Fourth Circuit Clarifies “Protected Activities” With Respect to a FCA Retaliation Claim

In Glynn v. Edo Corp., 710 F.3d 209 (4th Cir. 2013), the Fourth Circuit recently clarified what constitutes “protected activity” under the anti-retaliation provision of the False Claims Act, 31 U.S.C. § 3730 (h)(1).  As background, to prove a FCA retaliation claim, a whistleblower must show, inter alia, that he was engaged in “protected activity” by acting in furtherance of a whistleblower lawsuit.  Courts have historically grappled with the concept of what constitutes “protected activity,” and some courts have identified only a narrow class of conduct, while others have taken a more liberal point of view.  In Glynn, the Fourth Circuit adopted the former approach and held that the Plaintiff had failed to prove that he was retaliated against for engaging in “protected activity” because his evidence failed to “raise a distinct possibility of a viable FCA action” or prove that any false certification was “material.”  The court then affirmed summary judgment in the Defendant employer’s favor.

The relator in Glynn worked as an engineer for Impact Science & Technology (“IST”). IST designs and manufacturers Mobile Multi-Band Jammer systems (“MMBJs”), which are systems that are used to jam the frequencies used to detonate IEDs. Glynn alleged IST terminated him for reporting purportedly fraudulent conduct to the government, specifically that IST was “shipping systems that … were putting our troops in jeopardy” and that IST had failed to implement a quality assurance plan (“QAP”) as contractually required.

The Fourth Circuit rejected the whistleblower’s arguments that he was engaged in “protected activity” and explained that the insignificance of the defect identified by the whistleblower meant that the product still met the Government’s standards; that any false certifications of compliance were not material because the defect was so minor and because the failure to create a QAP was likely just an administrative failure; and that simply “perking” the Government’s ears by initiating an investigation was inadequate to constitute “protected activity.”

Eighth Circuit Rejects Justice Department Efforts to Avoid Paying Relators’ Share on Settlement “Unrelated” to Relators’ Qui Tam Claims

The Justice Department (“DOJ”) recently received a signifcant rebuke from the Eighth Circuit Court of Appeals.  After releasing  Hewlett-Packard Company from further FCA liability in return for a $55 million settlement, the Eighth Circuit Court of Appeals held that DOJ would have to pay a large portion of that settlement to the Relators, which far exceded the limited “share” payment DOJ wanted to make.  The court squarely rejected the government’s myriad arguments on the issue — including that Relators were not entitled to any recovery on certain qui tam allegations because they lacked the particularity required by Rule 9(b).  This ultimately means that DOJ has to pay the Relators $8.8 million, as opposed to the $1.9 million it wanted to pay.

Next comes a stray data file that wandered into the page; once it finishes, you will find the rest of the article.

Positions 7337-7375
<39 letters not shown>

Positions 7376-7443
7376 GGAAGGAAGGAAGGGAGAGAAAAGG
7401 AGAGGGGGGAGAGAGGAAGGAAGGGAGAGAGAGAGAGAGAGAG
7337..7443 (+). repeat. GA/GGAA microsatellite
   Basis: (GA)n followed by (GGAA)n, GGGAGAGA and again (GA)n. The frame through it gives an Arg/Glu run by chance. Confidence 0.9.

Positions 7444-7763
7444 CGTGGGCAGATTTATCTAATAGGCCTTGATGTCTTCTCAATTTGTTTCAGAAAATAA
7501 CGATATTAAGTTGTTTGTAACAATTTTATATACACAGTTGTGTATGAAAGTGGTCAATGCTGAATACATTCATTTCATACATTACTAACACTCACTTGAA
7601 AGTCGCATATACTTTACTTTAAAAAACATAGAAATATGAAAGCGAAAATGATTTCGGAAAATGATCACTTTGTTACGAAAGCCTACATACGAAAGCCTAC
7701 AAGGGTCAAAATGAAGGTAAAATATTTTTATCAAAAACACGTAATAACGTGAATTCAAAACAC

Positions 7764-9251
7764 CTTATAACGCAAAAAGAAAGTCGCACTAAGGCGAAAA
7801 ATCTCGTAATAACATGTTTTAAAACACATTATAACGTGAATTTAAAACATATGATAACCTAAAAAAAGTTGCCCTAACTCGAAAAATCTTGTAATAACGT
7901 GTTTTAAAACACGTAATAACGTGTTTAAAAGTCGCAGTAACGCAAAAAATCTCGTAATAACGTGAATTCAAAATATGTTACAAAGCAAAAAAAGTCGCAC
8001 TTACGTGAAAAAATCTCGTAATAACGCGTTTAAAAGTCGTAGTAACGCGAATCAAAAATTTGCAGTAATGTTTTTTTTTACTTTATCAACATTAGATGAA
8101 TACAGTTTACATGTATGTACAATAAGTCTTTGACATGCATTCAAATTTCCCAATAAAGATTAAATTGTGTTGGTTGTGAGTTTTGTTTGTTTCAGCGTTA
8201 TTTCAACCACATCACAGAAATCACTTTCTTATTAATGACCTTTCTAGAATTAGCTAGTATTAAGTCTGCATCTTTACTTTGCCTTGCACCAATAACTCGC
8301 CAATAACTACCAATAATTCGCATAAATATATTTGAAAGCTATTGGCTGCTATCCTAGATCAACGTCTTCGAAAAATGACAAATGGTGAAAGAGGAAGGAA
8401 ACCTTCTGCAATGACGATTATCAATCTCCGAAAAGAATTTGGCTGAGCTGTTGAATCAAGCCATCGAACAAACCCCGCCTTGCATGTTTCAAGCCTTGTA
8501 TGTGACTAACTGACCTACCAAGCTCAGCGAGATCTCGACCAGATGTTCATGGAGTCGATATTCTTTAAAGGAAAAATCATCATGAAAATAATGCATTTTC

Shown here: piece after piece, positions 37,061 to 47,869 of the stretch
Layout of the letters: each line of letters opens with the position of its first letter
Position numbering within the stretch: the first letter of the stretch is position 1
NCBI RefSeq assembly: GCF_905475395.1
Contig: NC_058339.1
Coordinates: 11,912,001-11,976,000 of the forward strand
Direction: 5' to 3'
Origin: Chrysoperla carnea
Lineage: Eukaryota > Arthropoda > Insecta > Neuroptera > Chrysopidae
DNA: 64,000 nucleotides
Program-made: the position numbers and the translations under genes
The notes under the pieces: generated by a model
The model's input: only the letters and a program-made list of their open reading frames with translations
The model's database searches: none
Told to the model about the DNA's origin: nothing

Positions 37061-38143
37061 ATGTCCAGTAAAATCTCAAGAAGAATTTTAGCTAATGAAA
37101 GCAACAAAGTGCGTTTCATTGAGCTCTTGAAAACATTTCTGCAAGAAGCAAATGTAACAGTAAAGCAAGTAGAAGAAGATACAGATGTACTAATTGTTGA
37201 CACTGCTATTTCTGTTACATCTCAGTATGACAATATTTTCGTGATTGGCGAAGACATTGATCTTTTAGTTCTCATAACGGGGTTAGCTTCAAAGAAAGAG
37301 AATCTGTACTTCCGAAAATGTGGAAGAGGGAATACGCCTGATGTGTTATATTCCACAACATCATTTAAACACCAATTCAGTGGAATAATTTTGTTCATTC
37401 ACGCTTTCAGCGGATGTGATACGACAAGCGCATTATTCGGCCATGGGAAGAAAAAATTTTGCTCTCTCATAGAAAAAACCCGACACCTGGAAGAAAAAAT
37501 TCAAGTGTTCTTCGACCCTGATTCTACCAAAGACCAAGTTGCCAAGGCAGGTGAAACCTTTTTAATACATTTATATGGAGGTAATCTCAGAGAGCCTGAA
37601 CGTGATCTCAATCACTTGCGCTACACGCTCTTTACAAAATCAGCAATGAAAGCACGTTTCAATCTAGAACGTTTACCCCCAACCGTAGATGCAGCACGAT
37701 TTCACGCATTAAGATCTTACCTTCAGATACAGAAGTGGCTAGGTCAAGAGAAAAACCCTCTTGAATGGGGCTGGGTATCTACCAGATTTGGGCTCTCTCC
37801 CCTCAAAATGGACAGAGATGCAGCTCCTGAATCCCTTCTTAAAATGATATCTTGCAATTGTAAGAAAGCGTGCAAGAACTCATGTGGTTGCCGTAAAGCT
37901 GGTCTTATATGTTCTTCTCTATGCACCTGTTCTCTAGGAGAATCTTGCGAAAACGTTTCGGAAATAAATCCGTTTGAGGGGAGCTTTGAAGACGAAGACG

South Carolina Ambulance Company To Pay $800,000 to Resolve False Claims Act Allegations

Williston Rescue Squad Inc. has agreed to pay the United States $800,000 to resolve allegations that it violated the False Claims Act by making false claims for payment to Medicare for ambulance transports, the Justice Department announced today.   Williston, based in Williston, S.C., provides ambulance transport services in the southwestern part of South Carolina.

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$125 million paid to IRS whistleblowers in 2012

The Internal Revenue Service announced Wednesday that it paid out $125 million to whistleblowers in the 2012 fiscal year, an apparent record, up from just $8 million last year.  The boom was driven largely by one man: Bradley Birkenfeld, a former banker at UBS who provided information on the firm’s vast business of helping wealthy Americans hide their assets abroad and received a record $104 million reward for his efforts.

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The United States Intervenes in Qui Tam Case Against Life Care Centers of America

The Department of Justice has filed a complaint-in-intervention in a False Claims Act case filed against Life Care Centers of America.

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Four Takeaways from Sixth Circuit Ruling on False Claims Act Liability

Federal and state governments are clearly “feeling their oats” in the area of False Claims Act (FCA) enforcement. FCA enforcement has never been more lucrative, with recoveries doubling to $9 billionover the last year. A large bulk of that profit has come from settlements, meaning that prosecutors’ theories and tactics face no judicial scrutiny. Big profits + little oversight = aggressive pursuit of increasingly novel FCA claims.